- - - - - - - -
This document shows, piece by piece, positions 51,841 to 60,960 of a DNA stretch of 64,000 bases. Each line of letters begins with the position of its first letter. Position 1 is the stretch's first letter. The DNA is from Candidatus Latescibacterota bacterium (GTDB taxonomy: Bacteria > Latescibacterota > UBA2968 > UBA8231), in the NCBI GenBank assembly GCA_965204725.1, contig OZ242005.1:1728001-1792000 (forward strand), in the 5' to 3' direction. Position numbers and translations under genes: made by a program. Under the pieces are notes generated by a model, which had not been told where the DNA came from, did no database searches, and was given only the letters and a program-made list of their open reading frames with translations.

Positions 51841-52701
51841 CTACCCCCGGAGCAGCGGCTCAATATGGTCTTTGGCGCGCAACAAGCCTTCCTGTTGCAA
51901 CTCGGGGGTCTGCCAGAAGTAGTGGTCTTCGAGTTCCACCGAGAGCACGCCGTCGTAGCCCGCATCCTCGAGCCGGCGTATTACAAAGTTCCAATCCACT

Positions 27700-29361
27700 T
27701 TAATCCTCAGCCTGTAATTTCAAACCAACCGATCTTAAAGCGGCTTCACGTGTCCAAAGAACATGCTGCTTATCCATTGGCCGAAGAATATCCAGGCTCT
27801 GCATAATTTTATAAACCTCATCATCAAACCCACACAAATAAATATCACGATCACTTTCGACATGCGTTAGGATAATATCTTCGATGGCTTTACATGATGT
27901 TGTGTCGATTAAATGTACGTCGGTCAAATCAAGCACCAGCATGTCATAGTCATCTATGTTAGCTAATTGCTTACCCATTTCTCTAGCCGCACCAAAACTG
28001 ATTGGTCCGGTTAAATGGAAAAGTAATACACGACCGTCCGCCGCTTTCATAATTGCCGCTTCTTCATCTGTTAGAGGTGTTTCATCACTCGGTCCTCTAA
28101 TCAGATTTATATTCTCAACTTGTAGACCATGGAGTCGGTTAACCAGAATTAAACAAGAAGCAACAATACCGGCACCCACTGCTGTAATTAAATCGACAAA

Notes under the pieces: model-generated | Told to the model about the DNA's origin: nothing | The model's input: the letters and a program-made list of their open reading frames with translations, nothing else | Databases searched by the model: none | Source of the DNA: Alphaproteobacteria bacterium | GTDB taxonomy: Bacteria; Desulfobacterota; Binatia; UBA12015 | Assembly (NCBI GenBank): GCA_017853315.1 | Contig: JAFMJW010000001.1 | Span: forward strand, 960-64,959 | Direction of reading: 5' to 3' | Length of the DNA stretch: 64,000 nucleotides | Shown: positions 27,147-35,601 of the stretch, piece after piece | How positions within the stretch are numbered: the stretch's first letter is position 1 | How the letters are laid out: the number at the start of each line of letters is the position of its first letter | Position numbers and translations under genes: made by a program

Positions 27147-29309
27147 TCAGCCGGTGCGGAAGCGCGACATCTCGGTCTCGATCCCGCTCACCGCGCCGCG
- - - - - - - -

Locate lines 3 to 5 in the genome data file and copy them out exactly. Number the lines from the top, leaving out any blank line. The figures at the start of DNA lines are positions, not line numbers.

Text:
51841 CTACCCCCGGAGCAGCGGCTCAATATGGTCTTTGGCGCGCAACAAGCCTTCCTGTTGCAA
51901 CTCGGGGGTCTGCCAGAAGTAGTGGTCTTCGAGTTCCACCGAGAGCACGCCGTCGTAGCCCGCATCCTCGAGCCGGCGTATTACAAAGTTCCAATCCACT

Positions 27700-29361